• parameters state their preconditions. Don't expecte to be able to call $object->sqrt(-1).
  • the result description states a post condition which will be satisfied by the method whenever it does not throw an exception. In that case, even if (-2) * (-2) is equal to 4, sqrt(4) will follow the definition and be calculated as 2.
  • occasional exceptions are cited, with their type and the reason they will be thrown.


Another practice I discovered, but quickly superseded, is to include sample calls in the docblock. Don't use the <code> tag, which gets often verbose and is out of place.

Ask yourself instead where are the unit tests for this method? That will be the right place to exercise the method itself. Tests cannot get out of sync (if you check periodically that they produce a green bar), docblock examples often can. They are only surrogates for tests.

If the Api itself is not clear, because one of the argument is a string or an array with a particular structure, consider if you're fighting with a case of Primitive Obsession. Introducing Parameter and Value Objects is often a cure better than documenting thouroughly the giant array you should build before calling the method.


I'm used to insert @throws clause for error conditions, stating explicitly what can go wrong. In PHP, all exceptions are unchecked so @throws is fundamental to express something which is not present in the method signature.

I'm not very expert in writing @throws clauses for Java methods, since there is a throws keyword in the language to define checked exceptions. If you use unchecked exceptions which are rarely caught, as they were intended to be used, it does not do any good to cite them and putting them in @throws. If you use unchecked exceptions because you want the freedom to reorganize call stacks without maintaining throws statements, then you may find useful to state some of them loudly. Unchecked exceptions are by far more manageable in long call stacks.

Have you any suggestions for better docblocks? Feel free to add your best practices in the comments.

Published at DZone with permission of Giorgio Sironi, author and DZone MVB.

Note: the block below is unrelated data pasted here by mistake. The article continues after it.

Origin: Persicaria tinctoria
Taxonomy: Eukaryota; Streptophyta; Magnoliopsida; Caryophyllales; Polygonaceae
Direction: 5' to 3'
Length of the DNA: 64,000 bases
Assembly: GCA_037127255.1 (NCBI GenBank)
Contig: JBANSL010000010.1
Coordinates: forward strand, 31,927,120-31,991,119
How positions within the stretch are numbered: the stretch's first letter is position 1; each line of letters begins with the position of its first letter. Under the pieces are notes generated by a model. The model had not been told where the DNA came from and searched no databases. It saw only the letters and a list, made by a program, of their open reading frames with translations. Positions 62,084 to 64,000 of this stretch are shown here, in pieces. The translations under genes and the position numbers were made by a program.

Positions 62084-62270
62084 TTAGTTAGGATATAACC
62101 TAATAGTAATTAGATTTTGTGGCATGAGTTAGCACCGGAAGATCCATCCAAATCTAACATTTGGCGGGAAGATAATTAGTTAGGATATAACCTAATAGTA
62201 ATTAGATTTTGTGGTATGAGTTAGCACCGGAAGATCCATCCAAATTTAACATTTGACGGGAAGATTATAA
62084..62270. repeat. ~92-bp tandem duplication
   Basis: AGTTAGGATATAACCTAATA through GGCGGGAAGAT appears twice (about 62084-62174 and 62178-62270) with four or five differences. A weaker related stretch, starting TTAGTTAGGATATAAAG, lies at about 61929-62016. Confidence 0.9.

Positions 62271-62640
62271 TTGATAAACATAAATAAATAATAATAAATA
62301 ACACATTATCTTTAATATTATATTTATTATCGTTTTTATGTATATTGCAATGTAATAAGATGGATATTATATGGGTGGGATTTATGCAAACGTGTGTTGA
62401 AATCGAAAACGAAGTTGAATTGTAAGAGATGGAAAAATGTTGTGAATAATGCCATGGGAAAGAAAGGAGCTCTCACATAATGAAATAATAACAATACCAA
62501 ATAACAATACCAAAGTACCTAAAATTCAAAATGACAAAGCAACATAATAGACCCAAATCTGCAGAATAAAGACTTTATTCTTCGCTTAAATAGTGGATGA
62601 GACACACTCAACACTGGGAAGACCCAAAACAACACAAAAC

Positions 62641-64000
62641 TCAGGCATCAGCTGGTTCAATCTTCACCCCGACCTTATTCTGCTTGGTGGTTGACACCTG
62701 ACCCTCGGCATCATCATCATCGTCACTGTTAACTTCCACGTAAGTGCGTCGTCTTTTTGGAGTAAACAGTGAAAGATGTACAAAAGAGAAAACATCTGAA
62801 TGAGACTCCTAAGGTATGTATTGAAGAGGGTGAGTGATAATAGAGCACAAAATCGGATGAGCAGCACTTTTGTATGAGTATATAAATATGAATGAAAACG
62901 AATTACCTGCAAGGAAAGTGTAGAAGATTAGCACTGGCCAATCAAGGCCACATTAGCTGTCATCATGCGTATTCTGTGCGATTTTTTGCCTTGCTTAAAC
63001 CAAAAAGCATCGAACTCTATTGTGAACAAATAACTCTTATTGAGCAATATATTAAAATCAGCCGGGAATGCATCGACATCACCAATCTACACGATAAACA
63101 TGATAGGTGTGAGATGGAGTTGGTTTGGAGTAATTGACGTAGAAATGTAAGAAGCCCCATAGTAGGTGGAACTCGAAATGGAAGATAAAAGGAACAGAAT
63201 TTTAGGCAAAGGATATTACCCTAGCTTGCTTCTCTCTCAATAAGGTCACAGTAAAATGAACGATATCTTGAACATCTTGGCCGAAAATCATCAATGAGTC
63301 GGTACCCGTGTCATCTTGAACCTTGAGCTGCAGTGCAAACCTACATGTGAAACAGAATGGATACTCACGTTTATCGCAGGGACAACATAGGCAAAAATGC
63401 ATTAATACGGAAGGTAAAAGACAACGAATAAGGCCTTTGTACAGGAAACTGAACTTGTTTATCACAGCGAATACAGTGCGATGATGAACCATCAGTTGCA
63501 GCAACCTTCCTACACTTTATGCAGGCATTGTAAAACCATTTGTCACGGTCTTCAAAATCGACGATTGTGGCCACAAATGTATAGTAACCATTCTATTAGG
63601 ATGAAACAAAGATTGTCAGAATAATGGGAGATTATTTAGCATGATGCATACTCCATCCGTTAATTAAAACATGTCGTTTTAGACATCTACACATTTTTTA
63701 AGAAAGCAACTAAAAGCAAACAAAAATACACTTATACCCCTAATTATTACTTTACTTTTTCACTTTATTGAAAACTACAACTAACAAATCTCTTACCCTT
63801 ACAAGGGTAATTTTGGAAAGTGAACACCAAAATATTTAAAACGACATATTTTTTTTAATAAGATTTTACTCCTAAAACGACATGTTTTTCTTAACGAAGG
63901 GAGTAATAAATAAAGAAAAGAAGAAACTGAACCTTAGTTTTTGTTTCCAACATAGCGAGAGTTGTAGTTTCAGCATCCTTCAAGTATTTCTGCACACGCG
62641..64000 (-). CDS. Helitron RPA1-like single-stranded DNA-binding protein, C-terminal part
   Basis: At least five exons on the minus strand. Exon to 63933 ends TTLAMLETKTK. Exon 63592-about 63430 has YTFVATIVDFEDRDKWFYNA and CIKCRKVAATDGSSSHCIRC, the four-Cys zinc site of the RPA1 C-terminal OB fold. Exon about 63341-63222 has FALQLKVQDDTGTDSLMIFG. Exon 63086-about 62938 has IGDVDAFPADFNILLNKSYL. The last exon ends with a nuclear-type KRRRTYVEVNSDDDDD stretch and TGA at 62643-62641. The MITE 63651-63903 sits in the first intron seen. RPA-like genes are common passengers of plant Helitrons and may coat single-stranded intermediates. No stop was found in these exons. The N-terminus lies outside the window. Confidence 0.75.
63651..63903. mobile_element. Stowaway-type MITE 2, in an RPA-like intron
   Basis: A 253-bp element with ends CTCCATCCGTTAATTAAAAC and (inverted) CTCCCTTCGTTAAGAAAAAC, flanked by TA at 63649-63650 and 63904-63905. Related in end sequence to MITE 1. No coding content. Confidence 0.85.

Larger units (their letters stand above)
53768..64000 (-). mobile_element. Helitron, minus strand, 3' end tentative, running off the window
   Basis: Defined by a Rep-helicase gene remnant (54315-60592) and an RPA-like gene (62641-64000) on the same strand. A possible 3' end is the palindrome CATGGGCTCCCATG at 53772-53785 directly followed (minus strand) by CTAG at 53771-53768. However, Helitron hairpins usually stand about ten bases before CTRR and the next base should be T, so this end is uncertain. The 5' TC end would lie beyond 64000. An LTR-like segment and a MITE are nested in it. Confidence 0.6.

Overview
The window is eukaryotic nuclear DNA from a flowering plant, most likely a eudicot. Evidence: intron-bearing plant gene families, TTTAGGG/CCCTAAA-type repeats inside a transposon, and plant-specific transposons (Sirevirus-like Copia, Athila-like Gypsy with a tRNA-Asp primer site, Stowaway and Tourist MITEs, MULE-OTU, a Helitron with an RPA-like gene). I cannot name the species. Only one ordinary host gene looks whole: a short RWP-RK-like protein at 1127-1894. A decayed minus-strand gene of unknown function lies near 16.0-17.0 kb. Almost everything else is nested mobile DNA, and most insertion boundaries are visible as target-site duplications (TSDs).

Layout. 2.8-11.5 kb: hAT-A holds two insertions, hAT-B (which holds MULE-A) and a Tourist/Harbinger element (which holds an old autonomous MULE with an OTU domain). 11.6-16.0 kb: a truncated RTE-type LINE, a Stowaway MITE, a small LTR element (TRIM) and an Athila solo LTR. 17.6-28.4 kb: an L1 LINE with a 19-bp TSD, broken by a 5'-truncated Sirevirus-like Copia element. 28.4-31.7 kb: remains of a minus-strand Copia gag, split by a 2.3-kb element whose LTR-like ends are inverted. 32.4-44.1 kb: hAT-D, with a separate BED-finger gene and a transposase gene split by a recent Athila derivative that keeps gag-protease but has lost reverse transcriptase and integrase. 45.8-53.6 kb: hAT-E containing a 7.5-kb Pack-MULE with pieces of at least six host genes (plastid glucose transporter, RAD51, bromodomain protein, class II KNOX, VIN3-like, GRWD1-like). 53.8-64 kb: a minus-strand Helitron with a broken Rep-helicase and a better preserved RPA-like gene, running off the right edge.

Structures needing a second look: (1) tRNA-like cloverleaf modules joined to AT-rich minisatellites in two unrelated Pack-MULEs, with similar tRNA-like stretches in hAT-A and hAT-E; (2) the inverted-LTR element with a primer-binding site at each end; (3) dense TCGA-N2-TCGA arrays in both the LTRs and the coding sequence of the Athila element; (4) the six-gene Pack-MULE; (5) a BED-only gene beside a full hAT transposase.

(Note: Opinions expressed in this article and its replies are the opinions of their respective authors and not those of DZone, Inc.)


Sean Sandy replied on Fri, 2010/11/26 - 8:06am

I find it useful to also document the globals and static varialbes... though you shouldn't be using too many of them... it is nice to know that they are there.

* Push an image through the api
* @global string $base_url
* @staticvar SmushIt $s The object
* @staticvar bool $smush_it_testing Whether or not we are in test mode
* @staticvar string $smush_it_test_image The image that will be used in test mode
* @param file $file The file being processed
* @throws Smush_Exception
static function smush_image($file_id) { ... }

Sean Sandy replied on Fri, 2010/11/26 - 8:06am

Oh no... the comment is out of date... I should fix that up

Giorgio Sironi replied on Fri, 2010/11/26 - 12:47pm in response to: Sean Sandy

Maybe sarcasm mode is on, but if you're tied to legacy code at least would be an honest way to shout out external dependencies until you refactor to something which would not explode so easily.

Stephane Vaucher replied on Tue, 2010/11/30 - 2:45pm

In your "good" example, you should be straight to the point in your @return statement, e.g. returns the positive square root of argument. If a method does not have side-effects or does not change the state of an object, @return should describe the visible post-condition. It should then be used with this in mind. @param statements should also mention when a method invocation will modify the visible state of a parameter object.

Francesco Monte... replied on Mon, 2010/12/06 - 11:27am in response to: Sean Sandy

Outdated? Try phpadd!